'Barbaric and primitive': Newmarket man calls for fireworks ban ahead of Canada Day
'People need some joy in their lives right now,' says mayor in opposing a ban
June 14, 2021
In the wake of a noisy Victoria Day weekend and in advance of a similarly anticipated disruptive Canada Day period, resident Rick Butts is calling on Newmarket to ban fireworks.
For several nights during the May long weekend, he said “aspiring pyrotechnics and their raucous fans” were “thrilled to watch burning projectiles launched indiscriminately into residential neighbourhoods” at the Ray Twinney Recreation Complex, near his home.
Although it contravened several bylaws -- the town prohibits fireworks on public property, has fines for improper use starting at $600, limits residential use to homes at least 18 metres (59 feet) wide, restricts fireworks to Victoria Day and Canada Day and the days immediately preceding and following those occasions and only from dusk (approximately 9:30 p.m.) to 11 p.m. and allows only adults to discharge them -- Butts said police and bylaw officers didn't come to put an end to the displays.
Complaining does no good, as messages left at the town are picked up the next business day after several nights of fireworks, Butts said.
“Why not get ban fireworks outright? The current toothless and long-winded bylaw that covers this barbaric and primitive practice of firing fake bombs over your neighbour’s house has no effect other than to give the appearance of town action,” he said, calling fireworks an outdated practice in a country that doesn’t glorify gun culture.
“To be fair, the town does take the position that you can’t blow things up at night on town property because it’s against the rules. But what everybody knows is that if you do, no one’s going to catch you so go light ’em and let ’em rip!”
While Mayor John Taylor doesn’t agree with a fireworks ban, Butts said numerous studies and organizations highlight their dangers, including environmental and air quality concerns and fear caused to pets, wildlife and people who have fled war-torn countries.
Fireworks over the Victoria Day weekend touched a nerve, with more than 200 people posting comments on the issue on the Newmarket: What’s Happening Facebook page.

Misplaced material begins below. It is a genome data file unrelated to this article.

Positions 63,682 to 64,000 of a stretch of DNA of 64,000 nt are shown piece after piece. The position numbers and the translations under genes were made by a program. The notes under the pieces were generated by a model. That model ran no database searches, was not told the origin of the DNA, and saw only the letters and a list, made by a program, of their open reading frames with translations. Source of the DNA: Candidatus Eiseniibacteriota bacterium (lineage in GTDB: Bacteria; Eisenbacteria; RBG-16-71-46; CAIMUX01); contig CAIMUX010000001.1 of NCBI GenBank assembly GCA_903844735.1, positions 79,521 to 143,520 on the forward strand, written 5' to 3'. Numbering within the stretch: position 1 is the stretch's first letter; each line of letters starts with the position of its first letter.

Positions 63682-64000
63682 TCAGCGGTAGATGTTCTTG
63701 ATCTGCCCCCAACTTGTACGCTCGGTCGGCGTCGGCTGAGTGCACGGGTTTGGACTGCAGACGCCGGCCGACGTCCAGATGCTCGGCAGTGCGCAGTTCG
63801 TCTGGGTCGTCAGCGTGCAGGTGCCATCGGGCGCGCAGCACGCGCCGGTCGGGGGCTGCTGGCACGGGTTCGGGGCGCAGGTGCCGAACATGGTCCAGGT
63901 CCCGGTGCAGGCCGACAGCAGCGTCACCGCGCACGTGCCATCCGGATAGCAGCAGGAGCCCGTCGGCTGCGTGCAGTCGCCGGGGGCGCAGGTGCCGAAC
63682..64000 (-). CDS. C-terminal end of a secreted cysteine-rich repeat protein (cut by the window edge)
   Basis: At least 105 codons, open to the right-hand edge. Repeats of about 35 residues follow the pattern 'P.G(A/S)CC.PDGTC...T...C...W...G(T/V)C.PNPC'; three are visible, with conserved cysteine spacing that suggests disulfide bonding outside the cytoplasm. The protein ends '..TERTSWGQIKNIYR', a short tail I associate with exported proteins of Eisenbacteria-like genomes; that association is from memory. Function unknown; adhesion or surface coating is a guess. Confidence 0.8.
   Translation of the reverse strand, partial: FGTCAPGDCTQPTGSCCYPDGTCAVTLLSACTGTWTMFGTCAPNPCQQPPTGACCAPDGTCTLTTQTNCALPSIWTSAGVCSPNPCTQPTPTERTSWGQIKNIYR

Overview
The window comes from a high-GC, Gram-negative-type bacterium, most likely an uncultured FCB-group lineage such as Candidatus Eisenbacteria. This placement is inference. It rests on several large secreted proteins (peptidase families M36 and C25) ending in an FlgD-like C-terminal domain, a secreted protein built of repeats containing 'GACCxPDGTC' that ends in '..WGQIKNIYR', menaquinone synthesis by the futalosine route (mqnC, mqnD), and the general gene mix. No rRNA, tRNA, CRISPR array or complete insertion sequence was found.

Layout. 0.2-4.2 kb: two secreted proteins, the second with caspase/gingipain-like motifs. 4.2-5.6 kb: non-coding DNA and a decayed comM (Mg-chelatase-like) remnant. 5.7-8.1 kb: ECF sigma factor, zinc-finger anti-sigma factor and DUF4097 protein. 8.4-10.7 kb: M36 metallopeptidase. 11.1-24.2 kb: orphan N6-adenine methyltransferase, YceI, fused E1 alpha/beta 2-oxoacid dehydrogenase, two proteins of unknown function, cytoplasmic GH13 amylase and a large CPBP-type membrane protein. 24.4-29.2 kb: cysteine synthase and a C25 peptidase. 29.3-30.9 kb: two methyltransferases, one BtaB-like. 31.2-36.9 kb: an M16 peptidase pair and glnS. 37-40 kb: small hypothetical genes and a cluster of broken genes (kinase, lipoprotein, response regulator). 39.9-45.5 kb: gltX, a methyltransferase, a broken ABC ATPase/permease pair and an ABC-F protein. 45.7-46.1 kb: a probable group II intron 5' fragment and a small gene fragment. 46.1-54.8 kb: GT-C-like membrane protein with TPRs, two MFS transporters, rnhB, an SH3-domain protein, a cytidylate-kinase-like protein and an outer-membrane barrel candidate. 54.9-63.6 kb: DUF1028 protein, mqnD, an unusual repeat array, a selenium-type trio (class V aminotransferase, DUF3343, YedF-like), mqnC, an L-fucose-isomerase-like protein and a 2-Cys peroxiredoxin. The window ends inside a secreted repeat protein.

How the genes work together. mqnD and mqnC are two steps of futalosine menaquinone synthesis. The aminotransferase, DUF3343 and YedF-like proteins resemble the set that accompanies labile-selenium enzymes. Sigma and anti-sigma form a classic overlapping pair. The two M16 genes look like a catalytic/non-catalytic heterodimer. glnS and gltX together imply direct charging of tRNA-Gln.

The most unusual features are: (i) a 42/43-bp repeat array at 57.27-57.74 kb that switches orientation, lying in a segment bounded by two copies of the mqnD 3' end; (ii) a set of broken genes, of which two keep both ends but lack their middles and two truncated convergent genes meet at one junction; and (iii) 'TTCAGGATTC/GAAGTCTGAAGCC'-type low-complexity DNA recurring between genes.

One person complained fireworks were going off at 2:30 a.m., while another person said they should be made illegal and others said their pets were suffering.
However, others urged pet owners to keep their animals safe and distracted inside and some called fireworks light-hearted fun.
The mayor doesn’t feel a ban is the answer.
“Does it (fireworks) have impacts on some individuals, on pets and perhaps on some wildlife? I’m sure it does. There are many things that we do as humans that have impacts on a certain portion of our community. But we still engage in them,” he said.
“I’m always looking for ways to be better environmentally but we also have to realize that fireworks are something that, in my opinion, and I’m pretty sure it would hold up to polling, are enjoyed by the vast majority of the community.”
Because the town didn’t have municipal fireworks for Victoria Day due to the pandemic, Taylor said it’s likely more residents, desperate for entertainment after more than a year of COVID-19 restrictions, held their own displays.
“Particularly in a COVID year, when people are feeling very regulated and policed and governed, in a year where they have very little else to do, to say now is the time to say no to fireworks doesn’t feel right to me,” he said.
With the town hoping to host a municipal drive-in display for Canada Day and putting out more public messaging about fireworks rules, Taylor is hoping for fewer problems for Canada Day.
But he admits it likely won’t satisfy everyone.
“I wish it was easy to say there’s a perfect answer and a terrible answer and we’re taking the perfect one but often what we do, we have to pick the better of the two options and neither is perfect,” Taylor said.
“People need some joy in their lives right now.”